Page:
Can't tell from afar w/ no info how to most effectively deal with it, but there definitely shouldn't be that much of a potential load imbalance between the two legs of the 230 service.
Sounds like the side outlet is the least of your problems.
--


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SonomaProducts.com wrote:

that both of the wiring options you describe are fine. "Branching" gets 3 less wires, and 3 fewer wire nuts, in the junction box and uses less wire. I have *no* qualifications to dispense any information which should be relied upon. Especially whether it is better to "branch" or "go through" the receptacle. However I am leaning towards the branching solution for the rationale given. There are probably others here who would be happy to assess for you my knowledge of matters electrical.. But I hope they recognize that I am coming along! : )
Bill
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On Wednesday, August 14, 2013 4:18:50 PM UTC-5, SonomaProducts.com wrote:

ircuit?

ip the romex, add in a junction box and tie in one piece of two wire romex running down to a new outlet box and splice the clipped ones back together so the original ones keep working.

outlet from one side of the clip. Then come out the other side of the outl et with more romex back up to the other side of the clip so the circuit run s "through the outlet, instead of branching.

I don't see a problem with your plan, although I can't speak for "code," an d that may well be different in different areas. However, why not run 3 wi re Romex down, and ground the thing?
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It is safe to "tie into" an existing circuit, and if you want to get technical, it really matters what the main circuit is used for. If the 2 receptacles are on a high watt appliance say, and you want to run another, it may pop the circuit. More than likely not, and you are fine. Most of the times many of the receptacles on any given circuit are not being use. rarely are they ever on all at the same time unless a workshop, business, lighting, computer, tv... So, I would put in a junction box, and pig tail the circuit coming in and going out to allow the original circuit to be operating, and then using the pigtail, tie into the new receptacle. Make sure the grounds are all the same, the neutral, and of course the hot. john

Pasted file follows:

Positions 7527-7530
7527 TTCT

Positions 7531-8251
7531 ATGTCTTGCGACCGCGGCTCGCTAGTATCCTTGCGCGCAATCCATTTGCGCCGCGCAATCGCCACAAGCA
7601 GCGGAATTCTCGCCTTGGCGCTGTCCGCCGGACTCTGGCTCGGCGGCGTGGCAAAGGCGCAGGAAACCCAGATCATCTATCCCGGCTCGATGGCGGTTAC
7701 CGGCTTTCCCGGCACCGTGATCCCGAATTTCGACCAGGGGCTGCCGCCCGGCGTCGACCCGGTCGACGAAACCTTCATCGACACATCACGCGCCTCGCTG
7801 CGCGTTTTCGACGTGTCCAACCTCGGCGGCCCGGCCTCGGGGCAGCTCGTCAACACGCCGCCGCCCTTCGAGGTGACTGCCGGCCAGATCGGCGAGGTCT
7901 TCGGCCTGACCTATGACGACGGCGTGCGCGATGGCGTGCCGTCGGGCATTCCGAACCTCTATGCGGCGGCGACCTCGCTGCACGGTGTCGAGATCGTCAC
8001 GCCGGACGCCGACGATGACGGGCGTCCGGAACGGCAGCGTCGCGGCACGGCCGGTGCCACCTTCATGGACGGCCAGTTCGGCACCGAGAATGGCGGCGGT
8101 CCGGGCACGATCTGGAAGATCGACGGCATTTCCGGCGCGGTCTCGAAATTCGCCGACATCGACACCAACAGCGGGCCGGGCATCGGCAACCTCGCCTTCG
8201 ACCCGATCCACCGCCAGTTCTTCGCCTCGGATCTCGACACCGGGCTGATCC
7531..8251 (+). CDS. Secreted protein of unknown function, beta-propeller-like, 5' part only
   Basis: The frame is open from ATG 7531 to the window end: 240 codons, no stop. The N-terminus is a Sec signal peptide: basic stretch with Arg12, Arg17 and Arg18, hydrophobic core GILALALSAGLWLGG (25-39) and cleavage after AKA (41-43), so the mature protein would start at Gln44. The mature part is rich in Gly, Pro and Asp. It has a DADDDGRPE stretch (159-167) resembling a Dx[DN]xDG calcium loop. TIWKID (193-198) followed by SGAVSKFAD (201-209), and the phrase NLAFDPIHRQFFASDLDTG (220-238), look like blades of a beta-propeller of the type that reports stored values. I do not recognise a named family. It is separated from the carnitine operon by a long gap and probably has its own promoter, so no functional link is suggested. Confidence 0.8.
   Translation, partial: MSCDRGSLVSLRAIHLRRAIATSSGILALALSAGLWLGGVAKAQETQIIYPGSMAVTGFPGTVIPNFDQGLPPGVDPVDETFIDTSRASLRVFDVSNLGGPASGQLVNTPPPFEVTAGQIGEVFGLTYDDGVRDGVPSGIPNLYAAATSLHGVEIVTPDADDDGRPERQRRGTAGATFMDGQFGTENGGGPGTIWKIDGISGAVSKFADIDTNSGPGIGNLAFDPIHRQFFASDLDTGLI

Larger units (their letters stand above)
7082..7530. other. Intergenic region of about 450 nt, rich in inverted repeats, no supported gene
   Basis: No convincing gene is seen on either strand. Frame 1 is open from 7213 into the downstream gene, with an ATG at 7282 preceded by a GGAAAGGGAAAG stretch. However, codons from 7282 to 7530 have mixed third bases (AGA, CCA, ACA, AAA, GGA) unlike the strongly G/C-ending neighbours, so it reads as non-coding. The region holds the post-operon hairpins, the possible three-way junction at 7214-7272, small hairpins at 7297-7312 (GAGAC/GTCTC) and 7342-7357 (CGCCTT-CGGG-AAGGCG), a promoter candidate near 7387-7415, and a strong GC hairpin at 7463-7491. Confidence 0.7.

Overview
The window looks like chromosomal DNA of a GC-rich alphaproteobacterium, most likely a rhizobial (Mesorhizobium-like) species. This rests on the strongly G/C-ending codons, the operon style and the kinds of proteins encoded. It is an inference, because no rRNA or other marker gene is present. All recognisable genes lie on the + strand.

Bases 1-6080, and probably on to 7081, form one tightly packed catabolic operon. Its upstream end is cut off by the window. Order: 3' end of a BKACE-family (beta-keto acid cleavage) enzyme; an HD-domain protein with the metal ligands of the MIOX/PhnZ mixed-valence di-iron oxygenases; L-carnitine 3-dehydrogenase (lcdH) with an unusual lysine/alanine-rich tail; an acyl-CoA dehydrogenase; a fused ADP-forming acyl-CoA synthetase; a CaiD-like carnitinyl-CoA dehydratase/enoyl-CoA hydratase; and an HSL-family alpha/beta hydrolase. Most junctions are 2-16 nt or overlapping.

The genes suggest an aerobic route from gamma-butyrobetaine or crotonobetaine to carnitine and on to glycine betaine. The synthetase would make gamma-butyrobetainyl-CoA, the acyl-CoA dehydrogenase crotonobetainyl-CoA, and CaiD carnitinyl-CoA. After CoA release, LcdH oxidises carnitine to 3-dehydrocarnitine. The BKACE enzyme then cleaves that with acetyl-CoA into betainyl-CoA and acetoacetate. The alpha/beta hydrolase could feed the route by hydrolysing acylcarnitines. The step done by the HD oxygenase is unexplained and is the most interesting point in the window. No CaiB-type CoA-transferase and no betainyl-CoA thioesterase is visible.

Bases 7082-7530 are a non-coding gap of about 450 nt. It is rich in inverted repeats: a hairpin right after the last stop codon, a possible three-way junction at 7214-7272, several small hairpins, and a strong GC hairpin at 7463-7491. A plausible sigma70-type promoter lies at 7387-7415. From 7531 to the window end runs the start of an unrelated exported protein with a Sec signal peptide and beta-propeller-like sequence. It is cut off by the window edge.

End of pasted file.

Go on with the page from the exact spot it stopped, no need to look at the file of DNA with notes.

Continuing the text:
"SonomaProducts.com" wrote in message
I don't frequent any other forums and have a basic electrical question so thought I would try it here.
When I look at circuits for outlets they always run the wire "through" every outlet until the end. Is it OK to just branch or T off of an existing circuit?
I have an outlet at each end of a wall. There is romex running across the top of the wall from one to another. It has some slack. I would like to clip the romex, add in a junction box and tie in one piece of two wire romex running down to a new outlet box and splice the clipped ones back together so the original ones keep working.
If I follow all the circuit maps I see and the traditional way I see circuits done I would clip the romex, run one piece of two wire down to the new outlet from one side of the clip. Then come out the other side of the outlet with more romex back up to the other side of the clip so the circuit runs "through the outlet, instead of branching.
I know branching works because I have done it a few times before.
Questions.
To code? Don't really care, just wonder. Safe? Do care.
Of course I also run the ground wire as well.
Add pictures here
<% if( /^image/.test(type) ){ %>